Seeking Alpha
Independent research, dividend investing, long/short equity
Profile| Send Message| ()  

Although sometimes “it’s not rocket science,” with American Pacific Corp. (Nasdaq: APFC), a leading manufacturer of specialty and fine chemicals, it really is.

AMPAC is the exclusive North American provider of Grade I ammonium perchlorate, the predominant oxidizing agent for solid-fuel rockets, booster motors and missiles used in space exploration, commercial satellite transportation and national defense programs.

Being a monopolist in the Grade I ammonium perchlorate (which accounts for 28% of revenue) niche provides an enviable economic mote, as does being an oligopolistic in other markets. AMPAC is one of two North American manufacturers of mono-propellant and bi-propellant propulsion systems and thrusters for satellites and launch vehicles, and is one of the world's major producers of bi-propellant thrusters for satellites.

AMPAC's other significant segment, the more comprehensible fine chemicals, isn't shielded from competition to the extent of specialty chemicals, but it still enjoys barriers to entry because of FDA standards and edicts. The segment manufactures active pharmaceutical ingredients used in drugs for indications in areas such as anti-viral, oncology, and central nervous system; registered intermediates; and HIV-related and influenza-combating drugs.

Not unlike a Russian/American space rendezvous, the segments complement each other: Specialty chemicals typically has higher operating margins than fine chemicals, 32% compared to 16%, but fine chemicals is the growth engine, having increased to 57% of the business in the first quarter of fiscal year 2008, ended Dec. 31, 2007, up from nothing in FY2005. Together they rocketed revenue up to $46.9 million in the first quarter, up 34% from $34.9 million one year ago. Net income in the first quarter soared 383% to $2.9 million, or $0.38 per diluted share, up from $0.6 million, or $0.09 per diluted share, in the year ago period.

AMPAC is unlikely to return to earth anytime soon. Commenting on the 2008 outlook, management said (in a press release):

Our fiscal 2008 first quarter results were consistent with our expectation for the quarter. Accordingly, we are maintaining our guidance for fiscal 2008. For fiscal 2008, we are anticipating consolidated revenues of at least $195 million, adjusted EBITDA of at least $40 million and net income of at least $6 million.

Most of 2008's growth will come courtesy of fine chemicals, which is being driven by strong demand for products that fall into AMPAC's wheelhouse — HIV-related drugs and anti-cancer drugs. Demand should be further bolstered by the trend toward more outsourcing by the larger pharmaceutical companies.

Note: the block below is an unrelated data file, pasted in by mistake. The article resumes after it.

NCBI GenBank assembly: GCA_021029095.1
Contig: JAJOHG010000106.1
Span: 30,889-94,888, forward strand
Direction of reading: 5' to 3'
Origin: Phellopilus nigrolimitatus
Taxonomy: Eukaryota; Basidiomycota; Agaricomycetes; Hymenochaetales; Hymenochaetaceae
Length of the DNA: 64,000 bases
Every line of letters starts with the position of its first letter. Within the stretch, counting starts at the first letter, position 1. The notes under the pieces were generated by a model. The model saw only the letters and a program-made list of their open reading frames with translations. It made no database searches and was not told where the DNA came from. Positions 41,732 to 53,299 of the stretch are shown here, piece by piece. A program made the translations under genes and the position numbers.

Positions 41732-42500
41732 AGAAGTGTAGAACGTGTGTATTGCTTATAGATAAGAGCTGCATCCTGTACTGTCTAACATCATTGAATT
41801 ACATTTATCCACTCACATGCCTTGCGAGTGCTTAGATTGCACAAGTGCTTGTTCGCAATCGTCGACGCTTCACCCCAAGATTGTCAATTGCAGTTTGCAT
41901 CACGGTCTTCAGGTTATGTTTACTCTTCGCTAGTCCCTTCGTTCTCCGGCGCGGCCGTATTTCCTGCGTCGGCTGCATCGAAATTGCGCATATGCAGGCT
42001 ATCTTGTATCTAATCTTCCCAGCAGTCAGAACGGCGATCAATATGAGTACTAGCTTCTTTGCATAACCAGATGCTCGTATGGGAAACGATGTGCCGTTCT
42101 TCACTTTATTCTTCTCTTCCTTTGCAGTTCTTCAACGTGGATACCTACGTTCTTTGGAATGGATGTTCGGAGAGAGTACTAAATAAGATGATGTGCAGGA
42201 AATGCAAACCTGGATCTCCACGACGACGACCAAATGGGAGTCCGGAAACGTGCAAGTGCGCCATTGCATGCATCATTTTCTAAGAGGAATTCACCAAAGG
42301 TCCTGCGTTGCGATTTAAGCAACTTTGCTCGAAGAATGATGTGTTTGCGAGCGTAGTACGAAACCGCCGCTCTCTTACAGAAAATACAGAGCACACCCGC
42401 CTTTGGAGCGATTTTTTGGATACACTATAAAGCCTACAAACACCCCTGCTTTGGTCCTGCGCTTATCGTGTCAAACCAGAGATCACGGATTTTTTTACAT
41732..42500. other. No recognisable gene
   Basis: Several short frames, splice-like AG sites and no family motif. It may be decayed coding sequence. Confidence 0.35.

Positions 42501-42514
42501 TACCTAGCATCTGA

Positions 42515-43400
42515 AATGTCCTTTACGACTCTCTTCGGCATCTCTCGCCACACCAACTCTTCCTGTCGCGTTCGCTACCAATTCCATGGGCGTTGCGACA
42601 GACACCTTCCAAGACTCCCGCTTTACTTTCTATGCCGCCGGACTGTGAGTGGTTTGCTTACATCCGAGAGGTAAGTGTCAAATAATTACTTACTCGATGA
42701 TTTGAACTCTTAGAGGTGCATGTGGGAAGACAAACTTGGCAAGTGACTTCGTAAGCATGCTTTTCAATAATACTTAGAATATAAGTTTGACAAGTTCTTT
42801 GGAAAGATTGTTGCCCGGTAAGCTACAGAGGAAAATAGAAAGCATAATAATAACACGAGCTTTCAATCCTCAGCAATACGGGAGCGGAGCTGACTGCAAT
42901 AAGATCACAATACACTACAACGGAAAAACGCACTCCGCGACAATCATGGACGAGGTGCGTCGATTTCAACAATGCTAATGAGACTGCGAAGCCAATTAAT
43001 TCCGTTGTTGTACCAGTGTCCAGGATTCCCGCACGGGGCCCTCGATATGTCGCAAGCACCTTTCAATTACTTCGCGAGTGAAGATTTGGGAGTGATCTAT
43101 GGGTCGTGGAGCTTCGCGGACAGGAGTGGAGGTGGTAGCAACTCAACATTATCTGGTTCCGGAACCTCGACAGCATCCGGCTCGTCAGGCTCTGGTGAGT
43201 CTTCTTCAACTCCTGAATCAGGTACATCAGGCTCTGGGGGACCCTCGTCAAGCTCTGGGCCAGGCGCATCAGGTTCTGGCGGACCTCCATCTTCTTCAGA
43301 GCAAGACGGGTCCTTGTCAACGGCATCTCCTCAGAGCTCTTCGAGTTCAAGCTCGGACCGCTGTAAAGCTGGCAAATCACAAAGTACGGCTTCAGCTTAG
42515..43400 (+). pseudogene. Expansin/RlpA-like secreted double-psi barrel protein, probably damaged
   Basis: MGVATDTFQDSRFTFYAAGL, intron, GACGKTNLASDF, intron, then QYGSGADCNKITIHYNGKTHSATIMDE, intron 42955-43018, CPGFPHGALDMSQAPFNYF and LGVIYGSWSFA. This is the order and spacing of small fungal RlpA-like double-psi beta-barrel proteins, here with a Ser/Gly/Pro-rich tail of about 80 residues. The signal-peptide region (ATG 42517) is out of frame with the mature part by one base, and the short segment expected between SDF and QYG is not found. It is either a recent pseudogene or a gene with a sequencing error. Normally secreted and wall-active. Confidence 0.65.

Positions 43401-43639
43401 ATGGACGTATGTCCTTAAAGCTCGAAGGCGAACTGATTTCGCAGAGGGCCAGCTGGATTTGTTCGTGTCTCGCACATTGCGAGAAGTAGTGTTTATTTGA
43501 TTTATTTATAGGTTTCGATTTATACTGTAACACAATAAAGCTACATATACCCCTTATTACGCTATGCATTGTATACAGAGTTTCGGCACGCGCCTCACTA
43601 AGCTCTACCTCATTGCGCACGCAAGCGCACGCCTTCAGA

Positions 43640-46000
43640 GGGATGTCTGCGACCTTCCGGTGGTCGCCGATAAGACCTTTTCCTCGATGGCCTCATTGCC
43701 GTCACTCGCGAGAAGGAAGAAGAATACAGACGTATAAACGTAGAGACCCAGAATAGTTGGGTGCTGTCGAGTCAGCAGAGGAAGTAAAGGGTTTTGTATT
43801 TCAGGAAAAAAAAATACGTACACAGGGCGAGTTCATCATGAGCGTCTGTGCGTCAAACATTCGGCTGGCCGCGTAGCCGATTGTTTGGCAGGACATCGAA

That's not to say that specialty chemicals have been relegated to Sputnik status. Demand for Grade I ammonium perchlorate should remain consistent based on current U.S. Department of Defense production programs. Moreover, AP demand could spike if space shuttle flights increase before the fleet is retired in 2010, or if there is a ramp up in the development of several contemplated programs under the United States' proposed long-term human and robotic program to explore the solar system.

But if additional government demand fails to materialize, private demand should fill the void. The commercial satellite industry is expecting steady growth over the next several years thanks to growing demand in broadband, HDTV and communications applications. At the very least, specialty chemicals should continue to provide AMPAC with a stable source of high-margin, dependable cash flow.

Developing macro events (i.e., recession) could also increase AMPAC's investment appeal. The specialty chemicals industry is expected to post sales gains via a combination of organic growth, acquisitions and currency translation through 2008 despite the prospects of the housing market crippling the broader economy. The industry has historically been immune to economic cyclical and to the supply and demand balances that impact other commodities; therefore, margins and earnings tend to be relatively stable, even during times of economic uncertainty.

Last year's economic outlook was certainly less opaque than this year's, to be sure: Everyone expected economic growth in the 3%-to-4% range, which is what occurred. What everyone didn't expect was for AMPAC's share price to shoot up 90%, leaving the S&P Specialty Chemicals Index sputtering on the launch pad in comparison.

What's more, it appears unlikely that AMPAC overshot its target. AMPAC's P/E ratio of 21.6 lags behind the chemical industry's average P/E of 34 and is only a slight premium compared to the S&P 500's average of 17.3. In another value metric, AMPAC's price-to-book ratio of 1.5 is nearly half that of the S&P 500's 2.8 and only a third of the industry average of 5.1.

Of course investing is about presaging the future, and valuing AMPAC on its prospects suggests it remains undervalued. Based on an expected 20% increase in EPS for FY2008 and continued growth at, what we consider to be a conservative, 7% through the remainder of the decade, we see intrinsic value approaching $20 a share, which leaves 30% for the upside.

In short, AMPAC (APFC) might no longer be the potential moonshot it was early last year, but it still has plenty of fuel to remain in orbit, which is saying a lot when considering the plunge back to earth of other sector satellites.

The stock closed at $15.86  yesterday, with shares ranging between $9.58 and $19.20 over the last 52 weeks.

Disclosure: none

Source: To the Moon, AMPAC